Growing demand for MRO at commercial space firms: With at least 16 students from Embry-Riddle Aeronautical University’s AMS program hired at SpaceX and Blue Origin within the past six years, programme leaders credit a steady evolution in the aviation and aerospace sectors — namely, the commercial space boom: an increase in private aerospace companies, rocket launches and space tourism. “The space industry has grown rapidly following the government’s decision to open up contracts to private companies to provide transportation of supplies and personnel to the International Space Station,” said AMS associate professor Marshall Tetterton. “Our students are in demand to commercial space firms, in my opinion, because the program here at Embry-Riddle covers and prepares them for a wide variety of disciplines — such as composites, hydraulics, structural, pneumatics, electrical and powerplant systems — and the core focus is around troubleshooting.” Industry demand for aviation maintenance technicians is higher than ever, corresponding with a projected shortage of both technicians and pilots over the next two decades. According to The Boeing Company’s Pilot & Technician Outlook 2020-2039, 612,000 new civil aviation pilots and 626,000 new maintenance technicians will be needed to fly and maintain the world fleet within the next 20 years, even after the effects of the Covid-19 pandemic. Commercial space firms are only adding to that projected need, however, and according to industry leaders, right now is the most exciting time in the history of space — which means jobs.
ESA selects Airbus for exoplanet mission Ariel: The European Space Agency (ESA) has signed a contract with Airbus to build the Atmospheric Remote-sensing Infrared Exoplanet Large-survey (Ariel) mission. Ariel is the fourth medium-class mission in ESA’s Cosmic Vision programme. Ariel will study the composition of exoplanets, how they formed and how they evolve, by surveying a diverse sample of about 1000 extrasolar planets in visible and infrared wavelengths. It is the first mission dedicated to measuring precisely the chemical composition and thermal structures of transiting exoplanets. The contract is valued at around €200 million. Airbus will lead the European industrial consortium with more than 60 contractors for building the satellite and provide expertise and support to ESA for the development of the payload module. More than 5,000 exoplanets have been identified since the first observation in 1995, but little is known about the chemical composition of their atmospheres. Existing space science missions are delivering results on exoplanets (such as the Airbus-built CHEOPS for ESA), but Ariel will be the first mission dedicated to studying the atmospheres of a large number of exoplanets, including main atmospheric component determination and cloud characterisation. Observations of these worlds will give insights into the early stages of planetary and atmospheric formation, and their subsequent evolution, in turn contributing to the understanding of our own Solar System. They could help us find out whether there is life elsewhere in our universe and if there is another planet like Earth. The mission will focus on warm and hot planets, ranging from super-Earths to gas giants orbiting close to their parent stars, taking advantage of their well-mixed atmospheres to decipher their bulk composition. After its launch, in 2029 on an Ariane 6 launcher, Ariel will be injected onto a direct transfer trajectory to the second Lagrangian point (L2). Thanks to its very stable thermal and mechanical design, the spacecraft will be able to carry out long term observations of the same planet/star system for a duration of between 10 hours and up to three days. Its mission will last four years with a possible extension of at least two years.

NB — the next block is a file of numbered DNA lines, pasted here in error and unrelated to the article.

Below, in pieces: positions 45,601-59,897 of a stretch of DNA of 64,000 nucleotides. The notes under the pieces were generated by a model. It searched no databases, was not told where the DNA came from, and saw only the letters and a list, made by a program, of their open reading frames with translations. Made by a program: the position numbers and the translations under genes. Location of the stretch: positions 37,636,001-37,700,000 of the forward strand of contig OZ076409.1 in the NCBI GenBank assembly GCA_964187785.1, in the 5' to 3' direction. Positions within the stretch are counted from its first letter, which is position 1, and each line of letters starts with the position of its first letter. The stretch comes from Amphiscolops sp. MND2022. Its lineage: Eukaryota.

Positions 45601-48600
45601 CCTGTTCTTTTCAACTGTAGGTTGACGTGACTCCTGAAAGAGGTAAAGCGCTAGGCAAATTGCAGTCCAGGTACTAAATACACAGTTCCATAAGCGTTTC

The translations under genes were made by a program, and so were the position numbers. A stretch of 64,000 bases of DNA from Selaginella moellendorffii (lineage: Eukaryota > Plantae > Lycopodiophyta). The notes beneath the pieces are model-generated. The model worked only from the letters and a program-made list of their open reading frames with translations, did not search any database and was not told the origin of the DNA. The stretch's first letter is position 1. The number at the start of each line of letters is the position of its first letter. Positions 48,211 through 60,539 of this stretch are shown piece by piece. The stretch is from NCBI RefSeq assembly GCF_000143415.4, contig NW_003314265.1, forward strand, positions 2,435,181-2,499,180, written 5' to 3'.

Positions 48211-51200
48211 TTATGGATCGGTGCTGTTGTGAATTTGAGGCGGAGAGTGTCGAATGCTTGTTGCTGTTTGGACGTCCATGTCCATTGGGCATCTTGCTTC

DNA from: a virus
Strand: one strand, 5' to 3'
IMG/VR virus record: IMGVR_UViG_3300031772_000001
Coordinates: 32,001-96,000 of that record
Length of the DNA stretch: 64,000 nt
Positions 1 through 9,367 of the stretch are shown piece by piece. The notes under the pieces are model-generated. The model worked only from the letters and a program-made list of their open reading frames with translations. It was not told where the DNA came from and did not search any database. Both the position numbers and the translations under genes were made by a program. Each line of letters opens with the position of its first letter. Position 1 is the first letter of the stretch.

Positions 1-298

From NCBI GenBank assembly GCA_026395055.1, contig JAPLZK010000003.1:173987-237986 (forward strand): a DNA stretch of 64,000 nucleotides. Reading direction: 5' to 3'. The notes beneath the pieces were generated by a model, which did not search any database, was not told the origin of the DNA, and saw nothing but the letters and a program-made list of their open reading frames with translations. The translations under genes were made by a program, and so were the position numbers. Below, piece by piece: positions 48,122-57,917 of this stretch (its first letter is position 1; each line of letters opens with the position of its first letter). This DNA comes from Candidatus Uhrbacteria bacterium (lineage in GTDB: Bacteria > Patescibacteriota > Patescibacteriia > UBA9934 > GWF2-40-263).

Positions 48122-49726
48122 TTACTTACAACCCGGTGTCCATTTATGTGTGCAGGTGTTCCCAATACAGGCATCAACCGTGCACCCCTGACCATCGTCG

UK-generated satnav signal to be delivered by Inmarsat, Goonhilly and GMVNL: Inmarsat is working on a UK Space Agency-funded test project with the European Space Agency, alongside British partners Goonhilly Earth Station Limited and GMVNSL Limited, to deliver the first UK-generated satellite navigation (satnav) signal. The project provides a potential platform for the UK to enhance its capabilities in the Positioning, Navigation and Timing (PNT) domain post-Brexit. Repurposing a transponder from the Inmarsat-3 F5 (I-3 F5) satellite, the test project – UK Space Based Augmentation System or UKSBAS – will provide an overlay signal to augment the United States Global Positioning System (US GPS) satellite navigation system. This can refine the precision of the signal from a few metres to a few centimetres in accuracy. UKSBAS will provide a basis to assess its future development into an operational capability to support safety-critical applications such as aircraft approaching and landing at airports or navigating ships through narrow channels, especially at night and in poor weather conditions. Goonhilly will provide the uplink for the system from Cornwall and software from GMVNSL, based in Nottingham, will generate the ground-based navigation signal. This is a similar system to that already in use in Australia and New Zealand, supported by Inmarsat. UKSBAS will be the first UK-generated national satnav signal. This project could be crucial for UK users who need accurate, high-integrity navigation capabilities to enable their operations, initially covering aviation and maritime operations but with potential extension into rail and other land vehicle applications. For example, UKSBAS will be International Civil Aviation Organization (ICAO) standards-compliant. The UK no longer has access to the European Geostationary Navigation Overlay Service (EGNOS) Safety of Life services since leaving the European Union (EU) and is not involved in the EU’s Galileo programme for similar reasons. Therefore, this new national capability supported by current and future Inmarsat satellites could offer a new option for high-integrity, precision navigation across the country, in its airspace and within surrounding waters.